I wrote about immigration reform and the U.S. Senate’s vote on this in my last column. Last week, I witnessed something that encapsulated for me the difficulty surrounding this issue.
Early in the morning before going to work, I took a walk around my neighborhood to clear my head and get ready for the day. Five minutes into my walk I passed by a new housing development in which I saw a group of men hauling concrete roofing tile up to the roof of a house under construction. A Mexican radio station was blaring Spanish cumbia music from a beat-up, portable stereo on the ground while the men strained under their loads.
I walked up the street and turned around to observe the workers for a few minutes. They spoke in Spanish to each other and by their accents, I could tell that they were natives of Mexico. The temperature was already in the low 90s and sweat was covering their faces and soaking through the bandanas on their heads that were capped by baseball hats. I wondered to myself, how many of these workers were legally in the U.S.? I returned home, showered, and went to work.
At around 2 p.m. that afternoon, I needed to go to the bank, so I jumped in my vehicle and drove by the house that I passed by while walking that morning. The same workers were now laying down the tile on the roof and the radio was still playing.
I stopped my vehicle a little way up the block and observed the workers again. In a house adjacent to the one under construction, kids with American accents screamed and splashed in a backyard pool, just yards from the workers, oblivious to the hard labor occurring next door. I glanced at the temperature gauge in my vehicle and it read 105 degrees. The scene set me to thinking.
Coming from a lower-middle-class New Mexican family, I did manual labor all through my formative years to earn money, culminating in logging in various forests with my father by the time I was in my early twenties. The work was hard, the sun was hot, the winters were cold, danger was always present, and the pay was bad. However, in order to earn money to eat and have clothing we got up every morning and did what we had to do.
Today, I have the luxury of having my teenage son work this summer in a steel mill, owned by one of my friends, so that he can get a taste of manual labor in a hot, sweaty environment. He’s not doing this because I can’t support him: He’s doing it because I am making him. I want him to understand how much of the world lives this way and how an education can give him choices other than manual labor to make a living.
The Mexican laborers whom I witnessed highlight the immigration issue, which now requires the wisdom of Solomon to generate some type of viable compromise. Now that the U.S. Senate has passed its version of an immigration-reform bill, the ball is now in the court of the U.S. House of Representatives. This is where the solution becomes tricky.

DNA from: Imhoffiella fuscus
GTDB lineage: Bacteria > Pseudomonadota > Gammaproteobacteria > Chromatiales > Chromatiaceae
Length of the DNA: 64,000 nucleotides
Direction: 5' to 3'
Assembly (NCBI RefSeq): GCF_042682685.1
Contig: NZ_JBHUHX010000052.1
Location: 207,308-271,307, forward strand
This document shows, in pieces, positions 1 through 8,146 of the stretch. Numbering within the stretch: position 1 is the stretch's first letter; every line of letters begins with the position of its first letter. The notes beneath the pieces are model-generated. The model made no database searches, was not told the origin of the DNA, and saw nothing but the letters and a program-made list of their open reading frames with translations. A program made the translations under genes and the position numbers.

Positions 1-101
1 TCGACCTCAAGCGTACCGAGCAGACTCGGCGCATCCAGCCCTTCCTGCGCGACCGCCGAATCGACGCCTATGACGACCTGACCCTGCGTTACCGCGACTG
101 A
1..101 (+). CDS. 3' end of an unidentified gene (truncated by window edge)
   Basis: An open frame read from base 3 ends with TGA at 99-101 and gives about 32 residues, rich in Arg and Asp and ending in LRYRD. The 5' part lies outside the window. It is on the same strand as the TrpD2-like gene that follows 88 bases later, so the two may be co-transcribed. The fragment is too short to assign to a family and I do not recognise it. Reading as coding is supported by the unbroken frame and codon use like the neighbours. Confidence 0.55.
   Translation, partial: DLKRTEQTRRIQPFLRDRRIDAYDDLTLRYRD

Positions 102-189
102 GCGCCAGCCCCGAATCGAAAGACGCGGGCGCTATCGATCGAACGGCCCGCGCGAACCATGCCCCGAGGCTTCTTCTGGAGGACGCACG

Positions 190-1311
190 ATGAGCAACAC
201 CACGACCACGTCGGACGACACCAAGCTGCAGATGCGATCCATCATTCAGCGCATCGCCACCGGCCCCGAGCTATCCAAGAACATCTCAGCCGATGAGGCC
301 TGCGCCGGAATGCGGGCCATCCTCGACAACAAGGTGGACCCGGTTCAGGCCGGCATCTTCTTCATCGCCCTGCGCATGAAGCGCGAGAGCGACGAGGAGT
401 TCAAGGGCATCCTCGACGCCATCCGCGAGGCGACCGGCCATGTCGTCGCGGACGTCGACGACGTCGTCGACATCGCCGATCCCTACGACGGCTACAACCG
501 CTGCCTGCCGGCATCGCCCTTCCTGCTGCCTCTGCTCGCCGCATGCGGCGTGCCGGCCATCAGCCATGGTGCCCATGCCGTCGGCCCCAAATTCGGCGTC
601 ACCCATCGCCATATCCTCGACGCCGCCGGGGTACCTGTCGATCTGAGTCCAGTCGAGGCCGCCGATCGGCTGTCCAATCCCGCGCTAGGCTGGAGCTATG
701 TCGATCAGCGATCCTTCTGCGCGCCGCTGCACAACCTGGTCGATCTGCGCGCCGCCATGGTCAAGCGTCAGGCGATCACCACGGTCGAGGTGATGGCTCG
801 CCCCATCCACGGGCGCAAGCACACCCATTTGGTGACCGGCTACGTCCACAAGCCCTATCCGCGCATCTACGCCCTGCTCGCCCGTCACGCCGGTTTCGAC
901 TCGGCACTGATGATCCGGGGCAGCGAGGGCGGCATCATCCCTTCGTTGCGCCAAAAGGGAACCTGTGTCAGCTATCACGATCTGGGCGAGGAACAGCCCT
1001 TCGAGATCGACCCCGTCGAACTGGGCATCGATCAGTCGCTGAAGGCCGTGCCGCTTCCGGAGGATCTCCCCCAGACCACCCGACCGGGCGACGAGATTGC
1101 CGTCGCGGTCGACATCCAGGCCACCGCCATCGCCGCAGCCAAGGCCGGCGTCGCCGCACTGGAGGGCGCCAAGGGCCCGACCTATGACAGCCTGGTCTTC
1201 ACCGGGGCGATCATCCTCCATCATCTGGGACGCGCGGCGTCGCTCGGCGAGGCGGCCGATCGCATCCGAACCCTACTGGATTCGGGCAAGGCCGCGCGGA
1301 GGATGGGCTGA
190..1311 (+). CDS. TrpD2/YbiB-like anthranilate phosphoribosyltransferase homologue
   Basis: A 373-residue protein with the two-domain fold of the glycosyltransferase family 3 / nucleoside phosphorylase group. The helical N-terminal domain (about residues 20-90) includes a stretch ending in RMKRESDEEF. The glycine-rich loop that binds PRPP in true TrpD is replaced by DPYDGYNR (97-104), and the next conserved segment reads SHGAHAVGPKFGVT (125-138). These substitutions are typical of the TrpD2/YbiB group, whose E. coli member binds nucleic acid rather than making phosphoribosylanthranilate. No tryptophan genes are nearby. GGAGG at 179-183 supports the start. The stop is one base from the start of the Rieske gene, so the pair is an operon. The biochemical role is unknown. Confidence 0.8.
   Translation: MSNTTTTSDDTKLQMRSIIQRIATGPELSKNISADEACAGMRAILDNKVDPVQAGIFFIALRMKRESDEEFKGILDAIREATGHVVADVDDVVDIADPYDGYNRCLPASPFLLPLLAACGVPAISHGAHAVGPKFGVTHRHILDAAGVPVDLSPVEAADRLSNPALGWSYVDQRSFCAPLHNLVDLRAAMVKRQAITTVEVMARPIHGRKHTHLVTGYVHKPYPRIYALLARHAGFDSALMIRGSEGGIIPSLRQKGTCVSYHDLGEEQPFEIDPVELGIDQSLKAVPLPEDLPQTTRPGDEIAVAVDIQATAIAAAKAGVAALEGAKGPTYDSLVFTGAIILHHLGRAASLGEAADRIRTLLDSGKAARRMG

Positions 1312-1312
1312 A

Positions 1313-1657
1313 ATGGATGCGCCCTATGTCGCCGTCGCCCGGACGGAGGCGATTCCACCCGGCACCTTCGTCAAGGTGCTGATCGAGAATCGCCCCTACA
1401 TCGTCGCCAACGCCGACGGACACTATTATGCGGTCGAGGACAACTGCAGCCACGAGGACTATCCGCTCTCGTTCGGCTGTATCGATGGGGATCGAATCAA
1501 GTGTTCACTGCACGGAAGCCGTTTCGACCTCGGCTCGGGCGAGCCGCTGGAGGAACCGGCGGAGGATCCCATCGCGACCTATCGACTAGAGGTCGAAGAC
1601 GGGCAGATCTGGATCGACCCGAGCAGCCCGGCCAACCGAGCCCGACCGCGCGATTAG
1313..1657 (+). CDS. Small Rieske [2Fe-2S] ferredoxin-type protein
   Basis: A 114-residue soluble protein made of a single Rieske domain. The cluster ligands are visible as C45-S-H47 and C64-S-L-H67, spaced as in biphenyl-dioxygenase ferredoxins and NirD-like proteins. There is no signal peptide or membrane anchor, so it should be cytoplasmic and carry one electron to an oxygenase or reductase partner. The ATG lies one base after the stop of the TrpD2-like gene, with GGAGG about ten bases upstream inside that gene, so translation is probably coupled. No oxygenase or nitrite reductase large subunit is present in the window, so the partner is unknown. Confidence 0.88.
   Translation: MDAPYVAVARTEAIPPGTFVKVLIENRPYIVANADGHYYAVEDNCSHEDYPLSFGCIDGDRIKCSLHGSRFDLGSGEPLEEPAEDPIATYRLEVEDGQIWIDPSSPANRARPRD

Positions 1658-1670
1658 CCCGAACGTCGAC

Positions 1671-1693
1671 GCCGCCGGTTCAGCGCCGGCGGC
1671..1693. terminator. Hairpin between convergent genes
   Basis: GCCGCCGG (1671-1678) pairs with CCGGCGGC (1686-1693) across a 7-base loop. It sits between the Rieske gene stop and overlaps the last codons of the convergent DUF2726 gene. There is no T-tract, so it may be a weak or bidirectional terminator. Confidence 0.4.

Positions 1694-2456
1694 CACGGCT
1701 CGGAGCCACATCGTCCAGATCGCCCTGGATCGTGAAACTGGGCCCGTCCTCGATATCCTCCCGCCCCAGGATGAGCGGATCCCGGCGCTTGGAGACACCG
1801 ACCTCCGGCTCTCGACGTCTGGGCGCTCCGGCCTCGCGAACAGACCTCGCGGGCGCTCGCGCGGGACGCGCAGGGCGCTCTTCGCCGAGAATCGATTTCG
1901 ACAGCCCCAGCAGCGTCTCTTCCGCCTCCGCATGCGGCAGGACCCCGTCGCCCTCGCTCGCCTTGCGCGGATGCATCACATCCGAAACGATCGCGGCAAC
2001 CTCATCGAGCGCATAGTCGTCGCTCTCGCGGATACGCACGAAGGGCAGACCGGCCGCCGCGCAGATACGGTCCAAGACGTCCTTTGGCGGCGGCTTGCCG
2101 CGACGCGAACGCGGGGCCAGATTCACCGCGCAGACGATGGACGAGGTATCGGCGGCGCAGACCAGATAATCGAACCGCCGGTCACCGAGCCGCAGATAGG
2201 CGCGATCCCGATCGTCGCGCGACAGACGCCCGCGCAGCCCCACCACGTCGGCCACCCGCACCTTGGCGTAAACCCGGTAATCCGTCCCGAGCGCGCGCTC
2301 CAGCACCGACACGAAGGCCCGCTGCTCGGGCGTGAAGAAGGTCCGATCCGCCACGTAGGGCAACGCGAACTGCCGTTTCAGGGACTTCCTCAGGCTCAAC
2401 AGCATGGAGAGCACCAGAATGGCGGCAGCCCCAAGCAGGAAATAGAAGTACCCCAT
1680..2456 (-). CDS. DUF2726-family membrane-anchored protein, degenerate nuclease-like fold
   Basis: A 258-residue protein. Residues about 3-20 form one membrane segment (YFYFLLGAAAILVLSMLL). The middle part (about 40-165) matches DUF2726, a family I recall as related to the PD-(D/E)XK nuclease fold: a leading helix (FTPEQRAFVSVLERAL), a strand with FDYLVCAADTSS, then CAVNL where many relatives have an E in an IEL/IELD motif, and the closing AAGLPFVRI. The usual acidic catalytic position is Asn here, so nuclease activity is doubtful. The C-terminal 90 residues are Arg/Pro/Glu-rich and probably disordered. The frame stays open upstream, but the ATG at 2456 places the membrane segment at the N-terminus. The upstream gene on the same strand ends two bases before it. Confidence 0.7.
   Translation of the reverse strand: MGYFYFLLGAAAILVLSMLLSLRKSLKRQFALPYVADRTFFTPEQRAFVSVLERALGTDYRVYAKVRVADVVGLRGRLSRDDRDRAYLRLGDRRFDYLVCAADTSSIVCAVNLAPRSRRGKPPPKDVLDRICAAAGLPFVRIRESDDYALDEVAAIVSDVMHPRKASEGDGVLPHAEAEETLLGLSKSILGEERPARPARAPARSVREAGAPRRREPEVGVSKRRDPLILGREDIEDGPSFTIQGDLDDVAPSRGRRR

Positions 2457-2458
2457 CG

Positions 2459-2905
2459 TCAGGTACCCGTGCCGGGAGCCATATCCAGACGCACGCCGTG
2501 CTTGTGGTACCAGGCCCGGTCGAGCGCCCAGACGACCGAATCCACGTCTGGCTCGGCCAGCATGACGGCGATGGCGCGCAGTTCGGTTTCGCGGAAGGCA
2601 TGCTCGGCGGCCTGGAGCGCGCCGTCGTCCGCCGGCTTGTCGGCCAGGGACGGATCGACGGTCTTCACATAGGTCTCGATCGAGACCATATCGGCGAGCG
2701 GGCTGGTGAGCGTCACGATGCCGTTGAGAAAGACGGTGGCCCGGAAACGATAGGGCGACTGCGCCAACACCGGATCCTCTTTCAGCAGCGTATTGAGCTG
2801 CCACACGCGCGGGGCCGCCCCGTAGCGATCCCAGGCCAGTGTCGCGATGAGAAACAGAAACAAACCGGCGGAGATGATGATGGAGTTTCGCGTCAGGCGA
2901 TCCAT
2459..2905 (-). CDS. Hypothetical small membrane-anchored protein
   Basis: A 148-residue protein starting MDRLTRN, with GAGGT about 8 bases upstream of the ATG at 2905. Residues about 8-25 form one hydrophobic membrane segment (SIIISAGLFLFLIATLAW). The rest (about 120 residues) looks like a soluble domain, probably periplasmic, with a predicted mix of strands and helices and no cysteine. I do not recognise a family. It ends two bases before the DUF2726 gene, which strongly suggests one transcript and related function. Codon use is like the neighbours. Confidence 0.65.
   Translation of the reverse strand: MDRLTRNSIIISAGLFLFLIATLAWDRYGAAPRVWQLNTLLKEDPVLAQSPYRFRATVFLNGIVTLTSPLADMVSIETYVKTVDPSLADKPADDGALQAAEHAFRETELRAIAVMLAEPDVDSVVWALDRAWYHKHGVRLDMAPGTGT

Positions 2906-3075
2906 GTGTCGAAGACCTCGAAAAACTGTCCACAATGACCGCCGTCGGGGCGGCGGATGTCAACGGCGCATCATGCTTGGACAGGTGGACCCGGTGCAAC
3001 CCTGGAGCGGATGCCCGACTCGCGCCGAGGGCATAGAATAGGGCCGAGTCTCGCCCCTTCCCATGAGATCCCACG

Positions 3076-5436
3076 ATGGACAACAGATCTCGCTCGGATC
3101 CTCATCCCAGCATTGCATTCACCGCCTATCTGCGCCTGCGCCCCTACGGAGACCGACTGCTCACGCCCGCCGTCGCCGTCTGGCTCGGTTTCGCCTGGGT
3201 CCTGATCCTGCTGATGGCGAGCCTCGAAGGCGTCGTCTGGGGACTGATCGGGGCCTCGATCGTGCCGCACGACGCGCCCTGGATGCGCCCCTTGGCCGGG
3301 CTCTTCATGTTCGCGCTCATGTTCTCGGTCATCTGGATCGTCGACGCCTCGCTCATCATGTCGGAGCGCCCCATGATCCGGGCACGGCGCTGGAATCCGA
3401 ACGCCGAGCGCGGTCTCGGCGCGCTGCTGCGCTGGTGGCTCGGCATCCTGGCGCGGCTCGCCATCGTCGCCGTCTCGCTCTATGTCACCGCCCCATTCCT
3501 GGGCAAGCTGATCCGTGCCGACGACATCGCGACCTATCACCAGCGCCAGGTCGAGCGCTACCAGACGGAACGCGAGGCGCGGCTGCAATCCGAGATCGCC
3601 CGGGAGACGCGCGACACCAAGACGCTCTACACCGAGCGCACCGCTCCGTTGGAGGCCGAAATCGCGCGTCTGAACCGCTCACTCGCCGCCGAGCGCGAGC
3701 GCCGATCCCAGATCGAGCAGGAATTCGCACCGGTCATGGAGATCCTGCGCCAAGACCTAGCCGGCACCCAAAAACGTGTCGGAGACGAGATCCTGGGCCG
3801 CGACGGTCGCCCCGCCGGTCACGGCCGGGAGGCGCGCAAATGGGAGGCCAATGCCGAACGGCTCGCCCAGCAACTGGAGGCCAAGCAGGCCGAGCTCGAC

On one hand, the U.S. is utilizing the labor and services provided by the estimated 11 to 12 million immigrants living illegally in the U.S., the majority of which are Mexicans. How many of us Americans are willing to do the back-breaking work jobs in construction, agriculture, and domestic service that this group provides? I certainly have no plans to revert to manual labor to make my living, and I don’t want my son to take that path in life. Even many Americans who are jobless for extended periods of time generally do not swallow their pride and start climbing on roofs to lay tile in the middle of the summer.
On the other hand, millions of naturalized Americans and legal residents have followed legal procedures to come to this country. This process is complicated, expensive, and can take several years. It is not fair to the people who have chosen to abide by the law to allow a wave of undocumented immigrants living in the U.S. to automatically jump to the beginning of the line to receive their residency or citizenship. Otherwise, what is the point of having laws on the books which spell out how people can come to this country?
However, my sympathy lies with the people whom I saw roasting on a roof to make a living, probably for themselves and family back in Mexico. It is this hunger in the belly and work ethic that I think the U.S. needs to remain competitive in the future.
Kids born to these workers will probably see how hard their parents work, get a taste of hard labor themselves, and have their own burning desire to achieve an education or develop marketable skills to live the American dream – this is what will make our country great in the future.
I remember reading a speech that Warren Buffett, the billionaire investment genius, made recently in which he said that what America needs is to return to its immigrant roots in terms of our work ethic and creativity. I second this thought.
Jerry Pacheco is the executive director of the International Business Accelerator, a nonprofit trade counseling program of the New Mexico Small Business Development Centers Network. He can be reached at 575-589-2200 or at firstname.lastname@example.org.